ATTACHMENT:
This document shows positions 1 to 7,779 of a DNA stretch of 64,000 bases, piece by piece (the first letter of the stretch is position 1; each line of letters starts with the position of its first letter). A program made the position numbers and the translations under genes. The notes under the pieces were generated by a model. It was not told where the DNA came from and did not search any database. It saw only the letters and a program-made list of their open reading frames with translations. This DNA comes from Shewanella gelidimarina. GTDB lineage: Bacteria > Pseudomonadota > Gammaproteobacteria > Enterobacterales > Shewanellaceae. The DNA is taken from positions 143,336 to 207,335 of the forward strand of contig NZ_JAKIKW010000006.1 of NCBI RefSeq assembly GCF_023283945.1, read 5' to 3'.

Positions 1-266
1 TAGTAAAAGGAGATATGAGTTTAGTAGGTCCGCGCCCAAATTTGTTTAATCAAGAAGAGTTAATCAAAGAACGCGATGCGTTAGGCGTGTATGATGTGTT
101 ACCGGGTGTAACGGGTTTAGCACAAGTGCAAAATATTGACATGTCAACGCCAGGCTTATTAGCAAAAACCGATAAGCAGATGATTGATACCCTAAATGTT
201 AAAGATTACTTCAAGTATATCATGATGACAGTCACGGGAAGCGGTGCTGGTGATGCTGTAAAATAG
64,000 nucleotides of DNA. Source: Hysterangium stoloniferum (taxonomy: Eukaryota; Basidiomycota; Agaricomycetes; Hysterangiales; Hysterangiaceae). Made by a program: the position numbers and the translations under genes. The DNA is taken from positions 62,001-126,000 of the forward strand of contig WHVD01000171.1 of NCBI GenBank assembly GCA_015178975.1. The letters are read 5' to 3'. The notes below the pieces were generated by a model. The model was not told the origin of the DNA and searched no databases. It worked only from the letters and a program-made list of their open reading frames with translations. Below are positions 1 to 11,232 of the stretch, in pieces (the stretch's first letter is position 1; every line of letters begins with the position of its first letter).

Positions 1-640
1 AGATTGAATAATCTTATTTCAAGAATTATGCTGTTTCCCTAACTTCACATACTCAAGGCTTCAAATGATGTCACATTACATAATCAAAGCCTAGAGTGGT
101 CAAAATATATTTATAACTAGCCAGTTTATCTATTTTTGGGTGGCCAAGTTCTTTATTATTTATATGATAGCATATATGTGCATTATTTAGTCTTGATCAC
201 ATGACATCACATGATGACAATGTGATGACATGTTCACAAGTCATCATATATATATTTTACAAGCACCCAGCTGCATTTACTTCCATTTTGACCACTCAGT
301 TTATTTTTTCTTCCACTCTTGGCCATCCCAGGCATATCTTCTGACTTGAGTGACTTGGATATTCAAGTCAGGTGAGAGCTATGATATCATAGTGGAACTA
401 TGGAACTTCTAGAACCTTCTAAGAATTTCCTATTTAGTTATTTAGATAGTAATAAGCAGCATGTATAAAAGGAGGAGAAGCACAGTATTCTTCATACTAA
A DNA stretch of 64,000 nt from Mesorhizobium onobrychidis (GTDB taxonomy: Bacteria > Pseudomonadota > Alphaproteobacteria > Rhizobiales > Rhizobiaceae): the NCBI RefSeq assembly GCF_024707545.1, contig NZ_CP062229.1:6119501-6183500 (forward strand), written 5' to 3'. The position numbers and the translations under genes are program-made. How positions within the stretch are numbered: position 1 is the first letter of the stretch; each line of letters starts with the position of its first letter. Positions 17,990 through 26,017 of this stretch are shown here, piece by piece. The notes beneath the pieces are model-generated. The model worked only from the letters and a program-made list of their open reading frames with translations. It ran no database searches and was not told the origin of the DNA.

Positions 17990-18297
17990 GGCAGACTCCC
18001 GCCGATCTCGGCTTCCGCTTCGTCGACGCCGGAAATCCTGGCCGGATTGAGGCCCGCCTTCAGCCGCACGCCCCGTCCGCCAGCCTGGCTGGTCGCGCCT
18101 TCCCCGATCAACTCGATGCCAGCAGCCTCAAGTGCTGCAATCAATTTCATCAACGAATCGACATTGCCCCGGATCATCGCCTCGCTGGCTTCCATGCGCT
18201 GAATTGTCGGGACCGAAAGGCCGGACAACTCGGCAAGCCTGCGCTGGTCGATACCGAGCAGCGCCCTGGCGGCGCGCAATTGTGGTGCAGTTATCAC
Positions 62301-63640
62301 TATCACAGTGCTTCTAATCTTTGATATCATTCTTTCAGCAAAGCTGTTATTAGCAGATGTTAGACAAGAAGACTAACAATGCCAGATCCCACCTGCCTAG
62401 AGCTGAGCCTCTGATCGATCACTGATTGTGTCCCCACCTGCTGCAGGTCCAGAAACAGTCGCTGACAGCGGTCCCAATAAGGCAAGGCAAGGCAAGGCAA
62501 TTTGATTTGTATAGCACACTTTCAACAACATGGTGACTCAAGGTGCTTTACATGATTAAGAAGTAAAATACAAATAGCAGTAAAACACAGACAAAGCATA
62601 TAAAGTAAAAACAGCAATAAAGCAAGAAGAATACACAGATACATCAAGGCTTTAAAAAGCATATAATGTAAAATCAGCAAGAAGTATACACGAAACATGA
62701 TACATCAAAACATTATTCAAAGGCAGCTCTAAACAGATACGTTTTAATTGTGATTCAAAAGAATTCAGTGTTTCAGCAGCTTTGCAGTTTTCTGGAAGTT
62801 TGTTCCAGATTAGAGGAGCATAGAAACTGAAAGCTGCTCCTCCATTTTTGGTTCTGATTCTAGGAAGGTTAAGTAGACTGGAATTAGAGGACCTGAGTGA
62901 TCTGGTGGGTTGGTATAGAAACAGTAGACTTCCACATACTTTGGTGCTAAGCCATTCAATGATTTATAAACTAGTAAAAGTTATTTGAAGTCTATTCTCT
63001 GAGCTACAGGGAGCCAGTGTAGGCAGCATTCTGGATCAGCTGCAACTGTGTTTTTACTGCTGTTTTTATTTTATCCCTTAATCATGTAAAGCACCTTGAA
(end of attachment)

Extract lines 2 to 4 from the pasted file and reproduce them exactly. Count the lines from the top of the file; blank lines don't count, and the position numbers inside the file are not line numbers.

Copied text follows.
Positions 1-266
1 TAGTAAAAGGAGATATGAGTTTAGTAGGTCCGCGCCCAAATTTGTTTAATCAAGAAGAGTTAATCAAAGAACGCGATGCGTTAGGCGTGTATGATGTGTT
101 ACCGGGTGTAACGGGTTTAGCACAAGTGCAAAATATTGACATGTCAACGCCAGGCTTATTAGCAAAAACCGATAAGCAGATGATTGATACCCTAAATGTT